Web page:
Bear Resistant Canisters: The use of bear-resistant canisters to store all food, toiletries and waste is required for all overnight users in the Eastern High Peaks Wilderness through November 30 and encouraged throughout the Adirondacks.

SOUTHERN-CENTRAL ADIRONDACKS
West Canada Lakes, Fulton Chain, Long Lake, Speculator, Indian Lake

** Snow and Ice: Although the entire region experienced some snow on Thursday, lake effect snow areas in the South Central Adirondacks received a good deal more. Old Forge received about 2-3 inches of snow, so trails there will be wet and icy in places.

Aggressive Black Bears on the Northville-Placid Trail: Hikers have reported encounters with aggressive black bears on the Northville-Placid Trail between Wakely Pond and Stephens Pond in the Blue Ridge Wilderness. Hikers are advised to hike in groups, make noise as you hike (talking and clapping hands), hike only during daylight and secure food, trash, toiletries, and scented items when camping overnight. If approached by a bear DO NOT RUN – stand tall, wave you hands over your head and to your sides, yell and clap hands. If the bear doesn’t move off, throw rocks, sticks or other objects. DO NOT throw food or objects containing food. If attacked by a black bear, fight back. Use whatever items you have to punch, poke, or club the bear. As soon as possible contact the DEC Dispatch at 518-891-0235 at anytime of day or night to report the encounter.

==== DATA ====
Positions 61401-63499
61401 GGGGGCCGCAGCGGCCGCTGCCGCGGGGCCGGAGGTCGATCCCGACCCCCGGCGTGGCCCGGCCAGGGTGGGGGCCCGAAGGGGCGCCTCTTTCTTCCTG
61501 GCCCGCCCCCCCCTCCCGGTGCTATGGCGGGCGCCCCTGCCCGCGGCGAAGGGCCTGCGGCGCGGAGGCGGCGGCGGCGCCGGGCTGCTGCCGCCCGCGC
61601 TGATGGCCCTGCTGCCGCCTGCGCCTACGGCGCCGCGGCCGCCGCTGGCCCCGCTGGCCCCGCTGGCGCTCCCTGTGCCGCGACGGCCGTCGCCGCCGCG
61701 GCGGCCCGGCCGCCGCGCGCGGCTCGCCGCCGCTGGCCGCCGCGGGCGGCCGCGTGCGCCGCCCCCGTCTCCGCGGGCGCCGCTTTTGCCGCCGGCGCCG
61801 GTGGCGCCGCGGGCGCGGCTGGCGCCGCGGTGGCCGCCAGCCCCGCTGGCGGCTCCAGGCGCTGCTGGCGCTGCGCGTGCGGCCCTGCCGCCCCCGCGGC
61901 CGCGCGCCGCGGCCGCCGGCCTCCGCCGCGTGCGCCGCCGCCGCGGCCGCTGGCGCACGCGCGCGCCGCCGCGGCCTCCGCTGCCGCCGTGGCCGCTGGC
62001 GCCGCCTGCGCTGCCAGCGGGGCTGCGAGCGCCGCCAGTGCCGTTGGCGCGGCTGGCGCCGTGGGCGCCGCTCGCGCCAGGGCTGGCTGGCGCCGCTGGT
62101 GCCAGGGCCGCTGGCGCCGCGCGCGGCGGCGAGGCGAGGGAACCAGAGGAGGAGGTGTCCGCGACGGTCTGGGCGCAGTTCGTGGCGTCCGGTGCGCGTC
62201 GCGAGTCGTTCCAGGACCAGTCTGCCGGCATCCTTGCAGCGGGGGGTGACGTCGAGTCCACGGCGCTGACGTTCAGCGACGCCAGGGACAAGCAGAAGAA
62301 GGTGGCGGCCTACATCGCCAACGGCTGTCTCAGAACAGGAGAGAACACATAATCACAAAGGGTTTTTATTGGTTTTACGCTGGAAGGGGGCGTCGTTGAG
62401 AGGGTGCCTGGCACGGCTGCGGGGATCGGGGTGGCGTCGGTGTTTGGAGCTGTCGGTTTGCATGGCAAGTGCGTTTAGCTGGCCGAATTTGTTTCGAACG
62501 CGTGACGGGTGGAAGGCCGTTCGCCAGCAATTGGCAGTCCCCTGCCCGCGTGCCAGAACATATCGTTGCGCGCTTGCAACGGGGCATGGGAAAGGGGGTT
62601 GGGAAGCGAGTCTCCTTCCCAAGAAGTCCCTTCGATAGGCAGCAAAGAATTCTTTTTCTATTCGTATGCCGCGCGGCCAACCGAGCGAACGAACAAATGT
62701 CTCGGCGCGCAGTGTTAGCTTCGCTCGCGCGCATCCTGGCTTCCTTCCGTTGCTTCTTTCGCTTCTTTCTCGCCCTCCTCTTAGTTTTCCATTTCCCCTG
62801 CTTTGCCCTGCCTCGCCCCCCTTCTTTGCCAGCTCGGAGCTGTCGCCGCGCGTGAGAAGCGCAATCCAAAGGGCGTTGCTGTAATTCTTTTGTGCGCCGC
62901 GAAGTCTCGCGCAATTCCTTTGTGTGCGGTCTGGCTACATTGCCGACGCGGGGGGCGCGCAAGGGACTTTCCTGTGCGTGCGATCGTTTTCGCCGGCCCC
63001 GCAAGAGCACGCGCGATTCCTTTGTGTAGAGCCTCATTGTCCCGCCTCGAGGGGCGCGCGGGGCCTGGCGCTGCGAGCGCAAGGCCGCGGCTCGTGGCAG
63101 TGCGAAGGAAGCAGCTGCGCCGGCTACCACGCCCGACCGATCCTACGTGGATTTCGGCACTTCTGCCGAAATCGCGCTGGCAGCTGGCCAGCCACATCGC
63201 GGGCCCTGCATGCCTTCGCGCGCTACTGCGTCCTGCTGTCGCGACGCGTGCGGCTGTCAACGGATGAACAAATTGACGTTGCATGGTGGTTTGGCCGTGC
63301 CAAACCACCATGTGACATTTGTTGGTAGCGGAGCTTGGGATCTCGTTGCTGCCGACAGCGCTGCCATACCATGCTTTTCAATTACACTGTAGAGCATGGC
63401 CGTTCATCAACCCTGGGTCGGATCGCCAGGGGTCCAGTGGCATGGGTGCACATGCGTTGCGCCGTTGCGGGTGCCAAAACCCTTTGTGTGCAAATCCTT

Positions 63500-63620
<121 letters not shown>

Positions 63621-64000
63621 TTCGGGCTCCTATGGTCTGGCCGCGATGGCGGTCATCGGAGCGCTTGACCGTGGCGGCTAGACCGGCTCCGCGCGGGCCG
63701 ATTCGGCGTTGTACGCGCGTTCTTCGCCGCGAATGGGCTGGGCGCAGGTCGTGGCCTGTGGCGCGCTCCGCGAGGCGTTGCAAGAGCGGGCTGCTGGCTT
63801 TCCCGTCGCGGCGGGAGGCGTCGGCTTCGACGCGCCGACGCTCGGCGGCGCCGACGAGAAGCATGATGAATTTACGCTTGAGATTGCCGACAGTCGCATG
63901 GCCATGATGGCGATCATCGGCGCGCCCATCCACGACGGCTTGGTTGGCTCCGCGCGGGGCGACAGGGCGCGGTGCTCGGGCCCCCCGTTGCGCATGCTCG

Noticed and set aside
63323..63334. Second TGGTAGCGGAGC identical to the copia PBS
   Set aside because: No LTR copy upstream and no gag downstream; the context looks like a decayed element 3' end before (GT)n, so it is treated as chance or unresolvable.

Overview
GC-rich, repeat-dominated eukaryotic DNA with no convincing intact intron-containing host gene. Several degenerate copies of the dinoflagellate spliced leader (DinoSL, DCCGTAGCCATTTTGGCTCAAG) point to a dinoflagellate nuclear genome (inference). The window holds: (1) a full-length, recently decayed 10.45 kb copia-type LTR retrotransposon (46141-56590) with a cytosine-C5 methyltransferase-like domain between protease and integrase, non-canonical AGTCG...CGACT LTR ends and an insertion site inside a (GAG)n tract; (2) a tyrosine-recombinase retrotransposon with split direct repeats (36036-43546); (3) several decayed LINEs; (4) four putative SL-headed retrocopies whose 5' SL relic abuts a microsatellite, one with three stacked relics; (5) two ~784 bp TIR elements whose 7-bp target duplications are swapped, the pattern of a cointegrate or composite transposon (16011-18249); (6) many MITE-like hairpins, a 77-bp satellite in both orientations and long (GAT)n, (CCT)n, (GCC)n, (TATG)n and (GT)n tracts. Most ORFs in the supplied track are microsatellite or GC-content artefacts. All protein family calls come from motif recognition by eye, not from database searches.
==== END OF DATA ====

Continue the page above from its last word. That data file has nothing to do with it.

EASTERN-SOUTHEASTERN ADIRONDACKS